HOME > Chowhound > Pennsylvania >


Pretzels in Reading

  • g

I remember reading an article in the NY Times, oh, about 25 years ago describing some wonderful small pretzel makers in Reading. I mentally filed it away as something worth checking out some time.

Does anyone know the current pretzel scene in Reading? I particularly remember one place that was described as a house with an ancient brick oven in the back, and the pretzels are sold only a few days a week. Does such a thing exist?

Or maybe I dreamed the whole thing.


  1. Click to Upload a photo (10 MB limit)
  1. When traveling in Reading (sales) in the late '60's, I too remember the pretzels. However, I do not believe the place is still in existence.
    There are several places (large) in the Amish country that produce pretzels.

    1. I believe Litiz is the place for pretzels. It's in Lancaster County, south of Reading.

      1. I have a friend who resides in Reading. I have just sent him an email.

        1. The Reading Soft Pretzel Bakery is at Minor Street and Bell Alley in Southwest Reading. It is everything you described and more. Go there just after 11 a.m (M-Sat) to get the last warm batch of the day. These pretzels put Philly soft pretzels to shame.
          While in Reading stop by Johnny and Hon's, a basic neighborhood bar on Kutztown Rd., for great Coney Island burgers and dogs or check out Augie's on Rockland St. for a REAL cheese steak that will make you forget about Pat's and Geno's real fast.

          1. Reading Pretzel Bakery is still going strong 8/28/2013. Yum!

            1. Reading certainly was a major producer of pretzels. A cousin was a resident of a town nearby and had provided cans of very good and fresh local pretzels. There were a few major regional and national brands but I did not know of the small local spots. There is a wonderful small pretzel shop in Litiz offering fresh from the oven treats at various times during the day. A pretzel bakery highly touted and frequently sold out early is
              Shuey's Pretzels
              (717) 272-8332
              702 E Lehman St, Lebanon, PA 17046
              Lines form early on baking days with many leaving with huge bags of freshly baked pretzels.

              1. my faves are in Gettysburg and Akron.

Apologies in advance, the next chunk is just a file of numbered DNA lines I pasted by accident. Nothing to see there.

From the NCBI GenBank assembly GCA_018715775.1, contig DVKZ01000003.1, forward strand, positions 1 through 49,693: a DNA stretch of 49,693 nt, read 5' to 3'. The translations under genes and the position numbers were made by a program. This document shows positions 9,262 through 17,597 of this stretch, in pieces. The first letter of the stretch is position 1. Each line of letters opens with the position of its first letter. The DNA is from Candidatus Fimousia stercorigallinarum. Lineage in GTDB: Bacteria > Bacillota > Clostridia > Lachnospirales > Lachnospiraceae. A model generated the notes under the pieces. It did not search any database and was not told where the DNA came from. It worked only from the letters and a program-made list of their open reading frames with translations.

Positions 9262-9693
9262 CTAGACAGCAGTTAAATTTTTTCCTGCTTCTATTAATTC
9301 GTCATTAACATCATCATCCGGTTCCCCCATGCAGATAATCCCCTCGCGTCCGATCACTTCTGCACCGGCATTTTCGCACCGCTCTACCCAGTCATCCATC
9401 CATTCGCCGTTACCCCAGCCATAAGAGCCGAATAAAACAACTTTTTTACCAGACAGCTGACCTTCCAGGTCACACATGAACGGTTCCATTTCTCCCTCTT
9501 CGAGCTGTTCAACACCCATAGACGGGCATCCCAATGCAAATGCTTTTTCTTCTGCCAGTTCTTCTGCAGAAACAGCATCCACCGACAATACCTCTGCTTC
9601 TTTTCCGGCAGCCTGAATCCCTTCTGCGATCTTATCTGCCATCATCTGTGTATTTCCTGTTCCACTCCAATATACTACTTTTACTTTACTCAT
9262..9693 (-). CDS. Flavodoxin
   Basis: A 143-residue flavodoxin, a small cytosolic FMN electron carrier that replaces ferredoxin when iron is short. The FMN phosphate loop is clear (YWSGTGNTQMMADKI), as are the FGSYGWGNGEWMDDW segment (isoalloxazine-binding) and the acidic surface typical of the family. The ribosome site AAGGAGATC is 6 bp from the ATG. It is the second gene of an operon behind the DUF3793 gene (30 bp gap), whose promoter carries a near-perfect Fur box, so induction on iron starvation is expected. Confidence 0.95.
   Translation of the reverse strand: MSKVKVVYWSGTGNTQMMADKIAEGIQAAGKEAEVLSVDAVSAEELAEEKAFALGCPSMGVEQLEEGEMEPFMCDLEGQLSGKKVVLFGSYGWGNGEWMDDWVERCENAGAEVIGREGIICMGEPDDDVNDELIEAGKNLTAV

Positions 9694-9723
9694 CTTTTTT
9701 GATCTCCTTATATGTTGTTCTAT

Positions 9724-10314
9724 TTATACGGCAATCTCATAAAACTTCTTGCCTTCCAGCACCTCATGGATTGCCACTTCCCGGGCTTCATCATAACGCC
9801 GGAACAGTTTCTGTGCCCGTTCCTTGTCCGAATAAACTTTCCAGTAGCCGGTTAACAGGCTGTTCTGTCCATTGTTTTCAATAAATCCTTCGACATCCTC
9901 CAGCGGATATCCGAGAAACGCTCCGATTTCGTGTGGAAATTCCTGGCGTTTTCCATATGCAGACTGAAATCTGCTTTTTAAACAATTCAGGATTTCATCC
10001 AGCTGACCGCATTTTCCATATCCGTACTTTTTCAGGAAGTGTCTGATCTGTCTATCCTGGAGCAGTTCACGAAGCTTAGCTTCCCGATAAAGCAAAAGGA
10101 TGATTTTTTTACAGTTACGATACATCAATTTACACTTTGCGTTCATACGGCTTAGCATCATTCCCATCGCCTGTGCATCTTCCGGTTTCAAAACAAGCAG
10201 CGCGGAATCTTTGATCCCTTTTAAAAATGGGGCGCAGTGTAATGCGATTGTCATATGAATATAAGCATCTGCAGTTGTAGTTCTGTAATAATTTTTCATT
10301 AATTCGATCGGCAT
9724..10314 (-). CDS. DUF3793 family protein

Whatever you do, You want a place that
                does hard pretzels, even if you're looking for soft.

                3 Replies
                1. re: Chowrin

                  I see soft pretzels being a Philly thing and hard ones being PA Dutch. Hard>soft to me.

                  1. re: sal_acid

                    Soft pretzels from a hard pretzel factory are radically different than normal ones. Or so it seems to me (soft pretzels there being just normal ones, eaten hot/warmish).

                  2. re: Chowrin

                    Second this for both hard and soft pretzels. These are the places you want to be. Stop at Sturgis in Lititz between the two. Akron only has soft pretzels when baking hards. They just pull them out early

                  3. Hard - Soft Pretzel Recipe - I was unsure of the difference in these types of Pretzels, other than the obvious. This is what I found is the difference in ingredients and process.

                    1)Hard is the same steps as soft with the exception of"
                    decrease water and add melted butter.

                    2)Make pretzels smaller and bake until browned.

                    10 Replies
                    1. re: Bacchus101

                      the "soft" pretzel you're referencing is not a real soft pretzel, as made in Reading and thereabouts. A soft pretzel is merely a hard pretzel eaten hot (and a bit less cooked. not blackened please).

                      1. re: Chowrin

                        Thanks for your opinion. I'll go with the definition provided by a pretzel manufacturer.

                        1. re: Bacchus101

                          Why, you're welcome!
                          You might start by going to the Gettysburg Pretzel Factory, if you're interested in a competent manufacturer's opinion.

                          Or, you could try asking Pretzel-Man...

                          1. re: Chowrin

                            While I am not sure a Gettysburg Pretzel Factory would be the definitive source of this information; you just go with it. All my information say; When cooking hard pretzels, you use less water, which you replace with melted butter. You also make the pretzels slightly smaller and bake them until they are browned where as soft are usually baked for 4 minutes. The ingredients with the exception of butter and less water in the hard pretzels are the same. Facts not opinions!

                              1. re: Chowrin

                                Fire up your search engine of choice for links.